Of course my evidence could have been flawed or biased which therefore would have been easily criticised, the reality is that my audits underplayed the incompetence and 9 months after the Carlisle floods homes are still wet, business destroyed needlessly and insurers left with claim costs far in excess of their true value.

Industry conspiracy?

Could it be feasible that there is a general conspiracy by insurers to raise the cost of flood restoration in the hope that government assistance will be forthcoming? A far reaching and silly conclusion but why on earth would insurers stand for incompetence and overcharging? Three years ago I wrote to major insurers and said that they were paying far too much for fire and flood restoration, I said technology used in the UK but developed for the US buildings and climate was unsuitable here. I was met with disbelief. I said mould and asbestos would become a major concern in property claims, scaremongering.
Today the BDMA are staging a seminar on both subjects nearly 4 years after I provided a training seminar to the BDMA executive. It could be said mould and asbestos wasn’t a problem 4 years ago but the same can’t be said about drying.

UK Drying

The Post magazine supplement dated 27th October 2005 included a review of what went well in Carlisle. Several startling statements were made by leading authorities in the industry. Bob Spencer said as chairman of the BDMA that “insurers and the adjusting industry need more education from restorers” I would point out that the BDMA doesn’t even provide training for it’s own members and that it’s member restorers were the very people that showed in my opinion gross incompetence in Carlisle. What appears to be astounding is that Bob wearing his company Rainbow hat then went on to say that he realised that drying technology in the UK generally relied on American systems that were great for American buildings 20 years ago but were possibly not suitable in the UK. Bob went on to say that is why his company has introduced Scandinavian drying equipment. It seems to have taken the BDMA by surprise that existing technology has moved on and I wonder just how many companies have written to insurers of these developments and reduced drying costs or time lines? Another gem is the statement from my old sparring partner John Wickham the property claims from NU. John stated that “New Techniques for drying were appearing” and that changes were ahead in this area. Unfortunately for NU these techniques were available years ago but for some unknown reason they weren’t interested in even testing them then.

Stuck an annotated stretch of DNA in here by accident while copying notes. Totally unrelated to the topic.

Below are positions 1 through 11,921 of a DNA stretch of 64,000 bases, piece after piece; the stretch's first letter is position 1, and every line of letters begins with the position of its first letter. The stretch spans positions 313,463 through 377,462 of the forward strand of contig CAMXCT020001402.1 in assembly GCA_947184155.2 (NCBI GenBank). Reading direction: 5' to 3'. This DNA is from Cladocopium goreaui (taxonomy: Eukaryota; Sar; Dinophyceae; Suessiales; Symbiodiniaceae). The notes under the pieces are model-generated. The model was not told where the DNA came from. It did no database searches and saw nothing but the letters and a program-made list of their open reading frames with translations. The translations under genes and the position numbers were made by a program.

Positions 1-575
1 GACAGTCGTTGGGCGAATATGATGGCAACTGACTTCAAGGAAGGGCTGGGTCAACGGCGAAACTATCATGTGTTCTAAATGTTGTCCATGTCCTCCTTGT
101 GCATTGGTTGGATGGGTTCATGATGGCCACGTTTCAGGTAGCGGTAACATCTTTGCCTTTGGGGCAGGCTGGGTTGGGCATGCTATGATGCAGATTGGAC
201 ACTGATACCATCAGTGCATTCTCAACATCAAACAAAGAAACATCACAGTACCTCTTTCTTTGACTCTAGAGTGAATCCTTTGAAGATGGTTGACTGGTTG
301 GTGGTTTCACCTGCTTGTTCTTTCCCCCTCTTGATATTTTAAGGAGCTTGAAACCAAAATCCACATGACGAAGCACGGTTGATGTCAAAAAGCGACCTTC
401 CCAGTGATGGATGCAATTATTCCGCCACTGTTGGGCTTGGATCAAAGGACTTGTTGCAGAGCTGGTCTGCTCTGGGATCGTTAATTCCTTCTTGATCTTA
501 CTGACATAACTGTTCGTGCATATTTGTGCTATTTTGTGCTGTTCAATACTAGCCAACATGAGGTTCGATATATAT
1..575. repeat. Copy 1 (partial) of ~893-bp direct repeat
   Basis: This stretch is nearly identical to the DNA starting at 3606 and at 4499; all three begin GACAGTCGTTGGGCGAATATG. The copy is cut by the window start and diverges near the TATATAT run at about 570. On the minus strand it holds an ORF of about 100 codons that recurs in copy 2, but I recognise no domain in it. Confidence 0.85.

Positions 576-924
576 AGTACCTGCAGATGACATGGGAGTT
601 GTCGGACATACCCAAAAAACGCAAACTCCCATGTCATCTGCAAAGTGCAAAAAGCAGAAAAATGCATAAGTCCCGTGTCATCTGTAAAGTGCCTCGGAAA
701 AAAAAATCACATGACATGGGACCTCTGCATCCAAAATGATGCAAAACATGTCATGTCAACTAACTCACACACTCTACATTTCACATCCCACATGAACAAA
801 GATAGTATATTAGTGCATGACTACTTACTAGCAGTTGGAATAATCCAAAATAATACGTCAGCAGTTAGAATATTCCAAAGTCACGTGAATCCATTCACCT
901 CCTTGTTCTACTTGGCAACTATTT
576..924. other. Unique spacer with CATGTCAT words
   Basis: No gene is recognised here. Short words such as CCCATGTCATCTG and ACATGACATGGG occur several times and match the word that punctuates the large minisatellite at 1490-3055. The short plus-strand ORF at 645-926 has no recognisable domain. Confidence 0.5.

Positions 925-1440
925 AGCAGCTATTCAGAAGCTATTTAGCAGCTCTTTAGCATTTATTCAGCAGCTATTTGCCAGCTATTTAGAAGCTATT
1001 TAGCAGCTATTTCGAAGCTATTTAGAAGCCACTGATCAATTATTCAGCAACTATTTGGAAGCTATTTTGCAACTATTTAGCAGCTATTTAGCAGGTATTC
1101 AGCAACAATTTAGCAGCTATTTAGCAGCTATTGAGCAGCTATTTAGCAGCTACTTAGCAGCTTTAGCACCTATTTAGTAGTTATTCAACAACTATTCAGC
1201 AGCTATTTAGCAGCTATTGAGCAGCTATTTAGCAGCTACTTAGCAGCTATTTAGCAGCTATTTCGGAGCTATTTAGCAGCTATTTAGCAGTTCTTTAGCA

Carlisle was and still is a marker of incompetence and apathy, buildings still wet, torn apart needlessly and business needlessly destroyed. My personal experience and I stand to be corrected or challenged was the hotel on the Warwick Road that was surveyed by me and in the presence of the hotelier, his wife and independent witness. The hotel was to be closed and all floors wall plaster and doors fittings and fixtures were to be ripped out and the building completely renovated. The flood waters had hardly breeched the door threshold, the floors and doors, walls were dry. The reason was that a loss adjuster had said the building was devastated. My evidence can be seen in the Carlisle Audits published on my web site http://www.disasteradvice.org/, where is the evidence from the loss adjuster? The hotelier had his home and business destroyed needlessly.

Moving forward and embracing technology should be a goal of procurement and claims managers, it is abundantly clear to see that incompetence and apathy rule, but the public and FSA are unlikely to be hoodwinked for much longer and claims management will need to audit effectiveness and time lines of property restoration. The current general procurement requirement of a site visit within 24 hours is meaningless if it takes 9 months to claim closure more importantly if it takes a week before technicians actually arrive with equipment.

About the author

Jeff Charlton is a consultant with http://www.disasteradvice.org/ 08700 789 999